A total of 158 participants aged 55 to 90 years, with a clinical diagnosis of glaucoma (n = 111) and age-range−matched controls (n = 47) with a diagnosis of ocular hypertension, glaucoma suspect, or no ocular disease participated in this study. Glaucoma participants and controls were recruited during their regularly scheduled eye clinic visits at Washington University School of Medicine, St. Louis, Missouri. All participants completed their visits between April 2017 and October 2019.
Study eligibility for participants was determined by chart review of consecutive patients from selected glaucoma and comprehensive eye clinics. Individuals were excluded if they had the following: (1) advanced cardiopulmonary disease requiring oxygen or class IV congestive heart failure; (2) severe orthopedic, musculoskeletal, or neuromuscular impairments requiring adaptive equipment to ambulate; (3) a clinical diagnosis of moderate or severe dementia; (4) a hearing or language impairment impeding effective communication; (5) a history of unstable disease such as diabetes with recurrent hypoglycemic events or uncontrolled seizures; (6) a history of psychiatric illness or substance abuse requiring hospitalizations or rehabilitation; (7) use of potentially sedating medications (eg narcotics or anxiolytics); (8) neovascular, uveitic, or acute angle closure glaucoma; (9) non-glaucomatous vision impairments (eg, macular degeneration, visually significant cataracts); (10) low vision aids for driving; (11) ocular surgery within the previous 3 months; or (12) completion of a driving evaluation within the past 1 year.
All study participants were required to be currently driving with a valid driver’s license, to have a visual acuity of 20/70 or better in at least 1 eye in compliance with Missouri and Illinois vision requirements for licensure for daytime driving, to speak English, and to have at least 10 years of driving experience. Participants were screened for significant cognitive impairment and required to score <9 on a brief cognitive screen, the Short Blessed Test.
Patients with glaucoma were identified based on glaucomatous optic nerve cupping and reproducible visual field defects consistent with glaucoma on the Humphrey Visual Field (VF) Analyzer II (Carl Zeiss Meditec) equipped with the Swedish Interactive Threshold Algorithm (SITA) obtained within 6 months of the study. Visual field tests were performed for glaucoma participants who did not have a visual field test within 6 months of the study and for all controls. For study eligibility, visual field tests were required to have less than 20% false-positive results and less than 30% false-negative results and fixation losses. For glaucoma participants, each eye was classified into a glaucoma stage (0-5) based on visual field testing using the Glaucoma Staging System and further classified as mild (stages 0 and 1), moderate (stages 2 and 3), or advanced (stages 4 and 5) glaucoma based on the stage in the better eye (ie, lower stage). Visual fields for controls were examined to ensure that there were no specific defects associated with glaucoma or other ocular pathology.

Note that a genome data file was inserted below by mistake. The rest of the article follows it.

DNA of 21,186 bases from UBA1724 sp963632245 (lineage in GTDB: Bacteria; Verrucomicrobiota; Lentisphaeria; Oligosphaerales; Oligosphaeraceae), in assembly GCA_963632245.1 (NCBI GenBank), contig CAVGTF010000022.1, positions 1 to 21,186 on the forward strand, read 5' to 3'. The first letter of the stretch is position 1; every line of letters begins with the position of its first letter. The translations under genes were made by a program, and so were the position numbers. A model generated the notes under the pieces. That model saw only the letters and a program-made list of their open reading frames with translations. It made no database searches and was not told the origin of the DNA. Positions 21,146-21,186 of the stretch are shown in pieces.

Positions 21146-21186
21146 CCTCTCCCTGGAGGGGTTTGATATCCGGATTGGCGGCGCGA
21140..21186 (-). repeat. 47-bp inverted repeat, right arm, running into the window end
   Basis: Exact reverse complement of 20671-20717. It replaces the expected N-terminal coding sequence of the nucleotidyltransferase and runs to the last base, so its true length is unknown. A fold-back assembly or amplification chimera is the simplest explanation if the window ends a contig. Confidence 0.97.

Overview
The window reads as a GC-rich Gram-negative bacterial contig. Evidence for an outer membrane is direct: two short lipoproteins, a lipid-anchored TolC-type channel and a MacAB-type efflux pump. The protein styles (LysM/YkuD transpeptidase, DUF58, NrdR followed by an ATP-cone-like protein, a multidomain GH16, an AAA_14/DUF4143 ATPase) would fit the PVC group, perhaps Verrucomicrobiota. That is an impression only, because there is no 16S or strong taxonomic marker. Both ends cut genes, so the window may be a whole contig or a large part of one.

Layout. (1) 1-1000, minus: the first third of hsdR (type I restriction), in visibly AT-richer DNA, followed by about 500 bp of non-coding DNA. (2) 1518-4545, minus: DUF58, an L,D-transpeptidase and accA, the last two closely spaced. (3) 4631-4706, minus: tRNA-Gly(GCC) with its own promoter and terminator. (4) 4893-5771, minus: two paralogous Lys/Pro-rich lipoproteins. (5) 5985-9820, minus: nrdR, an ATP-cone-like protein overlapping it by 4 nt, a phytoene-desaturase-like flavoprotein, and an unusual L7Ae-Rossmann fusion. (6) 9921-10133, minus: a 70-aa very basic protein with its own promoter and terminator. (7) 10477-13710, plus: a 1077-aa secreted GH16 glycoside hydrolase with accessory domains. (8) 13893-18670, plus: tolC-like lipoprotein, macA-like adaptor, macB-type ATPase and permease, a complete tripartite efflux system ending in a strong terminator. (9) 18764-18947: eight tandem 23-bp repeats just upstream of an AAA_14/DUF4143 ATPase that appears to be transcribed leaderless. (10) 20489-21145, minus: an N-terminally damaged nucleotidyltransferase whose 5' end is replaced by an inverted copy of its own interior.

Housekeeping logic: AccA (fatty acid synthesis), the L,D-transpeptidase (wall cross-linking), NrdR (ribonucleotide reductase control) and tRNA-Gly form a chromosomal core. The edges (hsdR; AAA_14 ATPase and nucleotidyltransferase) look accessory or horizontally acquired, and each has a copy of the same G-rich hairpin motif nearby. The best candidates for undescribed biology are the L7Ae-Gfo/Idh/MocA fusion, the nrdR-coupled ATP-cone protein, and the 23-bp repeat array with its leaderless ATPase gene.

All consenting participants completed a comprehensive clinical assessment of vision, cognition, and motor function and self-reported questionnaires at the Washington University Driving and Research Center. Of the clinical assessments, 96% were administered by the same trained occupational therapist who is certified in low vision rehabilitation (SCLV), and the other 4% were administered by another trained occupational therapist. The measures listed below were used in this report.
Vision assessments were obtained with the participant’s habitual correction. Binocular distance visual acuity was measured using a back-lit ETDRS chart (Vector Vision CSV 1000) at 3.2 meters testing distance. Binocular near visual acuity was measured using the Lighthouse Near Visual Acuity card (Precision Vision, Catalog No. C175) at the participant’s preferred reading distance. Distance and near visual acuity were scored as the number of letters correctly identified and converted to logMAR. Binocular contrast sensitivity (CS) was measured using the MARS Letter Contrast Sensitivity chart (Mars Perceptrix, Catalog No. MLCST) at 0.5 meter. , Binocular CS with glare testing was measured using bilateral Brightness Acuity Test (BAT) (Mentor) on low and medium settings with a MARS Letter CS chart version different from that used for CS testing. Log contrast sensitivity scores from the CS and CS with glare tests on medium BAT setting were analyzed for this report. Monocular visual field testing was obtained as previously described, and binocular visual field testing was obtained with the Esterman test using the Esterman Disability Score (range 0-100).